Maximo Park – Risk To Exist Review 

Risk To Exist is the sixth studio album by North East four piece Maximo Park and whilst they’ve always featured politically charged lyrics alongside those that dissect the features of relationships; they’ve pushed this more than ever before on this occasion. They spoke of making an album that was a reflection of the “dire state of the world in 2016” and it is that, which on the surface is their ambition for this album. On their last two albums in particular, musical exploration and experimentation was the driving force of their music and it was only not going further with it that held those albums from being something special. There are always certain familiarities that included Paul Smith’s Teesside tones and his ability to produce compelling narratives that allow them to take whicher direction. Has playing to their strengths worked this time around?

In ‘Risk to Exist’ the band is uses more traditional keyboards than in their previous work. Before their sound was quite sparse, with more of a focus on guitars, but the angular quality of their riffs has been filled out really nicely with more of a focus on those keyboards. At the start of the song the drums are the main instrument and in the chorus there are three or four different keyboard sounds. This marks a greater maturity in their song writing. The song is quite anthemic and will probably do well on the festival circuit this summer. The lyrics address a very big problem in today’s society: the stigma on refugees. They sing: “Put your arms around me, I’ve come too far and the ocean is deep…where’s your empathy?” and by mentioning “the expert colonisers” they address the UK, “Risk to Exist” might be a subtle reminder of Brexit. They also call out for action on the refugee problem and how they are treated and seen as well as the lack of willingness for anyone to admit they are responsible with the lyrics: ” The Talkshows talk, but nothing gets done, who wants to be responsible for Europes biggest sum? Show us some responsibility!” ‘Get High (No, I Don’t)’, is a song ‘about resistance in the face of repetition and coercion’ – according to front-man Paul Smith. And the singles video, directed by James & James, reflects the bands anti-elitist theme. Showing the main protagonist reaching a frantic choreographed breaking point amongst Smith’s unique lyrics, perfectly intertwined with a relentless pop-melody, which heavily displays the bands soulful, groove-based influences. ‘Get High (No, I Don’t)’ is a brilliant slice of Maximo Park at their anti-establishment best, if with the tiniest bit of midlife crisis style, complaining about the government, thrown in for good measure but after all isn’t that exactly what we love about Maximo. ‘What Equals Love?’ runs counter to the tracks released so far which have been rather pointed in tone lyrically (which is more than welcome). This track though, seems to echo Paul Smith’s ability to portray difficulties in human relations with such musicality and sing-a-long quality. It is a nice shift in tone and variety for the album and though using the same tools, this track has many Pop qualities with infectious rhythms, melodies and harmonies. They are a band that have been sending out solid pieces of music for a long time, but this is stronger track that will serve their album and their gigs well.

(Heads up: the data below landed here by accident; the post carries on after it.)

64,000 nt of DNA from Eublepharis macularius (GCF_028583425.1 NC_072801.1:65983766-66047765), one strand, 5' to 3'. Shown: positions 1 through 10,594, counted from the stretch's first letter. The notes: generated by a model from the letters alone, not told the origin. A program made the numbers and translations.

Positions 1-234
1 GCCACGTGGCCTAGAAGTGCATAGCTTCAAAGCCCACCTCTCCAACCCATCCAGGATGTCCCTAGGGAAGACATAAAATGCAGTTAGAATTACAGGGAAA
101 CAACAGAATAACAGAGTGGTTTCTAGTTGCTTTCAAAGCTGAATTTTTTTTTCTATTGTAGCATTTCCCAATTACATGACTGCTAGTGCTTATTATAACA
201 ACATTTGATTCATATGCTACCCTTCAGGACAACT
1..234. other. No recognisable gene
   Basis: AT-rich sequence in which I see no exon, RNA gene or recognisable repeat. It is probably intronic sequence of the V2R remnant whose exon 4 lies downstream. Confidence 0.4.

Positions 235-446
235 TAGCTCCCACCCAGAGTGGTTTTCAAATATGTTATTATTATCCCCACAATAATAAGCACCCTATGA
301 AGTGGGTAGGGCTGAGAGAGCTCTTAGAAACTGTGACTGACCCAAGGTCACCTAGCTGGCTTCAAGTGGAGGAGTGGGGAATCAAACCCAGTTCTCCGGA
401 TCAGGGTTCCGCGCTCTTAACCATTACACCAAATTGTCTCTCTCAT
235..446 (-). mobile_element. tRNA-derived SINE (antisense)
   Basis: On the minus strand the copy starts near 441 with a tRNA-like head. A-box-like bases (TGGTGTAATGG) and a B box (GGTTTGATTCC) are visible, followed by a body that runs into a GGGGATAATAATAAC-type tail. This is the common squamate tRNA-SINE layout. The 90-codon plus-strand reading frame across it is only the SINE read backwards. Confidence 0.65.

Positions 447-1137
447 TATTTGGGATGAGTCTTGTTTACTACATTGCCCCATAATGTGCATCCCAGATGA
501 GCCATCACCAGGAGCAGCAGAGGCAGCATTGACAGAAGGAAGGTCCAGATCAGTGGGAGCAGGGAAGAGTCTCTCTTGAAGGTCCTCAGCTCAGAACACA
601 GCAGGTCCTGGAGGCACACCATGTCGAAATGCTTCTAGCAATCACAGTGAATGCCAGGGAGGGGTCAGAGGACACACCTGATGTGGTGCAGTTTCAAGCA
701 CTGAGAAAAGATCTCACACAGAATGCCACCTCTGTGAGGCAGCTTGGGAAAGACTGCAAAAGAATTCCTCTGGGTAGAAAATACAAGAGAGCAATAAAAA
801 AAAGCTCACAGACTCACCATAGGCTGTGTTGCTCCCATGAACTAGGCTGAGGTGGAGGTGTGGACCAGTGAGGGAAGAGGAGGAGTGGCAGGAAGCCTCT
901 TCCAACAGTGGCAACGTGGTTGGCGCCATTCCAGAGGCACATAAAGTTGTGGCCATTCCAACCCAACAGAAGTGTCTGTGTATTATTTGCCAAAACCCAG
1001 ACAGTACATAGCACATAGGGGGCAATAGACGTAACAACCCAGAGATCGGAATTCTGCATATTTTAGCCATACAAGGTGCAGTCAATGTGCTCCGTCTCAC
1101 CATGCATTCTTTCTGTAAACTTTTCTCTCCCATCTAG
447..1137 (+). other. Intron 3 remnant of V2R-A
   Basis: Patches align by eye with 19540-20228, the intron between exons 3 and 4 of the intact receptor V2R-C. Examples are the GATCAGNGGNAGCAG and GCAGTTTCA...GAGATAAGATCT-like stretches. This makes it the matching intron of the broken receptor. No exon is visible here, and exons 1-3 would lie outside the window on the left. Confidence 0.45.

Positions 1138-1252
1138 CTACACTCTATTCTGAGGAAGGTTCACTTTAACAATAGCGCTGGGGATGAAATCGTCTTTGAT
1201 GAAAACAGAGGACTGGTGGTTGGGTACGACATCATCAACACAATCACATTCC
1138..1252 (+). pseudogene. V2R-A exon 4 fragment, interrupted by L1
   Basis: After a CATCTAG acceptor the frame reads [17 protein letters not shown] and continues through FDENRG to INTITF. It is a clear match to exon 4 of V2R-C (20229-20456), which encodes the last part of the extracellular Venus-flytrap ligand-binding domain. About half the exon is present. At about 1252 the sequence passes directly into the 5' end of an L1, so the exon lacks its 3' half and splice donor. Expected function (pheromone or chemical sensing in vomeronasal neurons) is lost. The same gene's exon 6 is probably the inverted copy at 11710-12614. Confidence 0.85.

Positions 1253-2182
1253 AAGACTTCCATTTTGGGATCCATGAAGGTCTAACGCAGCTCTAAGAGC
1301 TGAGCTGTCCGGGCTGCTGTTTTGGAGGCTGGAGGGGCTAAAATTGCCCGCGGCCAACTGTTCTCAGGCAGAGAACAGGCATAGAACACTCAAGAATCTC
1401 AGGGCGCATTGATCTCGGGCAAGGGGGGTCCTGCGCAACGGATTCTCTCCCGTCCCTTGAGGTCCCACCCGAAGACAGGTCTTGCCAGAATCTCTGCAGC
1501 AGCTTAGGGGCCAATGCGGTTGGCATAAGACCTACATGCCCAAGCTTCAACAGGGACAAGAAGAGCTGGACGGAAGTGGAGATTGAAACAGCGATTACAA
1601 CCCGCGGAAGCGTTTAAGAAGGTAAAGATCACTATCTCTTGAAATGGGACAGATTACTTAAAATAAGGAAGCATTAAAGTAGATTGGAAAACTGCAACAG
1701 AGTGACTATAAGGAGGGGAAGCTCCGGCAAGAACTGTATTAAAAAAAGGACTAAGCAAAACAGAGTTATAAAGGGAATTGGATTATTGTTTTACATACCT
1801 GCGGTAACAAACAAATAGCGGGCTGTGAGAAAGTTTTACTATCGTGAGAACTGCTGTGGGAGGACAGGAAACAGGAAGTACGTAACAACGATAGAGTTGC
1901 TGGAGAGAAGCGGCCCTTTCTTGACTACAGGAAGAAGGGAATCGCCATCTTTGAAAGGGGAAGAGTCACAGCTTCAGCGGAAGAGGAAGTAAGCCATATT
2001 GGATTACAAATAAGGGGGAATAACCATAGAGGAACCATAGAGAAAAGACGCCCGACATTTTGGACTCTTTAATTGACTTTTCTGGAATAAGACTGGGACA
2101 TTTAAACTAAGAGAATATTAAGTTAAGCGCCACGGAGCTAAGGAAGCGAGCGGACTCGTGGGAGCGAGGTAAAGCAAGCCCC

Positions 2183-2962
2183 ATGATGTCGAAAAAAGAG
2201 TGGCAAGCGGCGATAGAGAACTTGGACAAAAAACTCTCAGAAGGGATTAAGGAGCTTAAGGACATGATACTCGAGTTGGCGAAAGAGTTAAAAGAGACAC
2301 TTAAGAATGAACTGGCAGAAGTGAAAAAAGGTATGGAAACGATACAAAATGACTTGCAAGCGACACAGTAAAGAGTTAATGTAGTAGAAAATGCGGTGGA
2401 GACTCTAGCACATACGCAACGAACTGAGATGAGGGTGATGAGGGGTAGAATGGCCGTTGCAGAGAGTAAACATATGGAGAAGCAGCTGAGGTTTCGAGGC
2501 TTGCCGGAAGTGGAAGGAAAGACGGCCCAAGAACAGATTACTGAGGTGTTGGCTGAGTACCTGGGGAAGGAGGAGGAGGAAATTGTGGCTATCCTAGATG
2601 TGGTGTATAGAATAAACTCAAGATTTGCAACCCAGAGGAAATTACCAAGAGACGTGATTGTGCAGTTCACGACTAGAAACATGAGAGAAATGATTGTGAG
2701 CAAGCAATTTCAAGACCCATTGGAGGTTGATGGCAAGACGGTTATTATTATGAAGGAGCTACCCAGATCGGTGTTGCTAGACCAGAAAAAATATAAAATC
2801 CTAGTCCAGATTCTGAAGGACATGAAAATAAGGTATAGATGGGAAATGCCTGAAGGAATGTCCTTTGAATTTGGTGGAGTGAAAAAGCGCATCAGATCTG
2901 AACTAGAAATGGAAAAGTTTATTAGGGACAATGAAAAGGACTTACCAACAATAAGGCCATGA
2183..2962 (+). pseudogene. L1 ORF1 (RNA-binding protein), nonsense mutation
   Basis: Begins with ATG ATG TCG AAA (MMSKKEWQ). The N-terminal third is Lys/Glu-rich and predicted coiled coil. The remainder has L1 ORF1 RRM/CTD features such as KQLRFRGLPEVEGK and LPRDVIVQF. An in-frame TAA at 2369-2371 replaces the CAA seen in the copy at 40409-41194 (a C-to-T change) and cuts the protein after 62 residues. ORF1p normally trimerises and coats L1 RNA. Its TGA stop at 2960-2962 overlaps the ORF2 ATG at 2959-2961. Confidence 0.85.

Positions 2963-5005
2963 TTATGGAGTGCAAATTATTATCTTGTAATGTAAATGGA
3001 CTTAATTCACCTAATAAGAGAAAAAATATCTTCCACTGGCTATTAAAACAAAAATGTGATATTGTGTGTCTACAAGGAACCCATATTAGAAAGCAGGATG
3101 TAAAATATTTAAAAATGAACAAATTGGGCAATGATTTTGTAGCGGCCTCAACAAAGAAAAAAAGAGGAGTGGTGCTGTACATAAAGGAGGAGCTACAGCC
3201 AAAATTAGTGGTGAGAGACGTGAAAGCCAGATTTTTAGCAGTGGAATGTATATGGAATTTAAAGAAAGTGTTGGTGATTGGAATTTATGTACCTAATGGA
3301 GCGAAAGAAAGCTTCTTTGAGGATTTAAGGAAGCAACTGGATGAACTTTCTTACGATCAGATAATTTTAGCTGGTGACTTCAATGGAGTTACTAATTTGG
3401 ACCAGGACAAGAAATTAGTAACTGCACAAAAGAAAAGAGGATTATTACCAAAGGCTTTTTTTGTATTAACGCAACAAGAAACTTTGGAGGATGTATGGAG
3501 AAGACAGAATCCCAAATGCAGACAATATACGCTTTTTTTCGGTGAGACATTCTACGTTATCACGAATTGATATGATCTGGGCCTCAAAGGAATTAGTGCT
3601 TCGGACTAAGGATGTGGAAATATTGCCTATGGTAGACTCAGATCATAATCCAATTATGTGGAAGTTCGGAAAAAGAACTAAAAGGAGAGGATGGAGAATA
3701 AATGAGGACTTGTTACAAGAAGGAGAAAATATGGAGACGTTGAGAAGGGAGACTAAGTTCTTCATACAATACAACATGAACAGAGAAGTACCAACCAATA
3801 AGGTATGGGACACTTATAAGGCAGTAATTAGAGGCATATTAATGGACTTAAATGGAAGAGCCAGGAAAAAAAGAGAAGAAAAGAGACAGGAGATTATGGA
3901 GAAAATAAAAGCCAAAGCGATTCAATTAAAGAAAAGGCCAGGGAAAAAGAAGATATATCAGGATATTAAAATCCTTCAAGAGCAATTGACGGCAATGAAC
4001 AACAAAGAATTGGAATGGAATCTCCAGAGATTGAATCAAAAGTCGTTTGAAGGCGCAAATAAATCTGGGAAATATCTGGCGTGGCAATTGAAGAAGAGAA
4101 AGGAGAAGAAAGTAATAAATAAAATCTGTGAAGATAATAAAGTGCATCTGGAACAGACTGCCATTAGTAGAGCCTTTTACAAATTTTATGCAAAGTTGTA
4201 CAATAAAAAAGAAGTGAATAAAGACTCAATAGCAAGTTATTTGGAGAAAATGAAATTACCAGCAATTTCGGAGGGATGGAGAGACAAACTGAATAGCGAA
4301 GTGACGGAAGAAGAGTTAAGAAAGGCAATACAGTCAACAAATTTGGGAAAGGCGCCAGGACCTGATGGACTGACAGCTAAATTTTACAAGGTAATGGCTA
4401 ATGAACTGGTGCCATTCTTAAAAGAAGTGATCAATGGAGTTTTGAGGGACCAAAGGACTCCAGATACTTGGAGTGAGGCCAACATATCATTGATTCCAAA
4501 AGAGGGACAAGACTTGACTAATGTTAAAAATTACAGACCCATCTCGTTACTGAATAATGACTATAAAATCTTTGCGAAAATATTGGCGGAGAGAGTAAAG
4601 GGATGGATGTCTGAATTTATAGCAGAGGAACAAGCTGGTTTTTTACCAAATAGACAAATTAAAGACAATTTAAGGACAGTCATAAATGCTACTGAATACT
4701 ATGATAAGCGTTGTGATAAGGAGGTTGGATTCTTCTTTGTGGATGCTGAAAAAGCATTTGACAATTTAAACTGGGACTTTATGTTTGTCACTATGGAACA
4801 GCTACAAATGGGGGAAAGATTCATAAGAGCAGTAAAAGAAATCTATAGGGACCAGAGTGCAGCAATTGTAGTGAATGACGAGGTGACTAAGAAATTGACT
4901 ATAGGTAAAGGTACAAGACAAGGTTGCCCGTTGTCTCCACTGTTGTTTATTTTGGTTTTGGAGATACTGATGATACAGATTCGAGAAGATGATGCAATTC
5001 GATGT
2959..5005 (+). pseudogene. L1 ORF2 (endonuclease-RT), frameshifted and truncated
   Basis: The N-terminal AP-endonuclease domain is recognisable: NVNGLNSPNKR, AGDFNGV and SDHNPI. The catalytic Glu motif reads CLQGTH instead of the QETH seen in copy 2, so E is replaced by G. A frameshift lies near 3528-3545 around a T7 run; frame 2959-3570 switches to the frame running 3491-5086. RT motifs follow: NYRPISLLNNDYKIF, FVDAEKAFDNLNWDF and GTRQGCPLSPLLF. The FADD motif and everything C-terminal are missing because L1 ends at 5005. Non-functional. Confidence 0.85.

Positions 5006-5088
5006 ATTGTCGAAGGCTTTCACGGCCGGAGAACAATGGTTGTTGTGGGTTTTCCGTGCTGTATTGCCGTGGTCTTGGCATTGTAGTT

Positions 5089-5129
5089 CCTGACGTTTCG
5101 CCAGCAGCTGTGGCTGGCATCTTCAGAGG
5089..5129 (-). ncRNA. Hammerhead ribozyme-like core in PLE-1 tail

‘What Did We Do To You To Deserve This?’ is a slick and smoothly delivered track with steady, bouncing organs, drawn out and sparse guitars in the chorus with a clicking percussion. This gives Paul Smith the liscense to either belt out in the chorus or cram lyrics together and he does both. Lyrically he tackles long standing noitions of Conservative ideology, selfishness and Post Truth politics. An eloquent musical setting to talk about these subjects. ‘The Hero’ has a canny, electric jolting rhythm to it and is a sign that the group’s musicality has generally improved over the last twelve years. A track that builds in energy. ‘Respond To The Feel’ and ‘Alchemy’ are tracks that have shades of their recent work with a more angular production. ‘Make What You Can’ on the other hand is more reminiscent of their earlier work with sharp, jumping rhythms that collapse in the bridge for a ringing hook in the chorus. The remaining tracks don’t really stick and whilst well delivered like all their tracks, they are uneventful affairs that act as ballast to fill out the album. For the most part, this is another solid album with flashes of brilliance. The production methods of the last two albums have left their guitar based sound sharper and more purposeful and the emotive lyrics fit into several different settings. A album worth your attention even if it won’t be the first to be recalled at the end of the year.

Maximo Park – Risk To Exist = 7.5/10

Owen Riddle, Hayley Miller and Lea Fabbrini 

Maximo Park – Too Much Information Review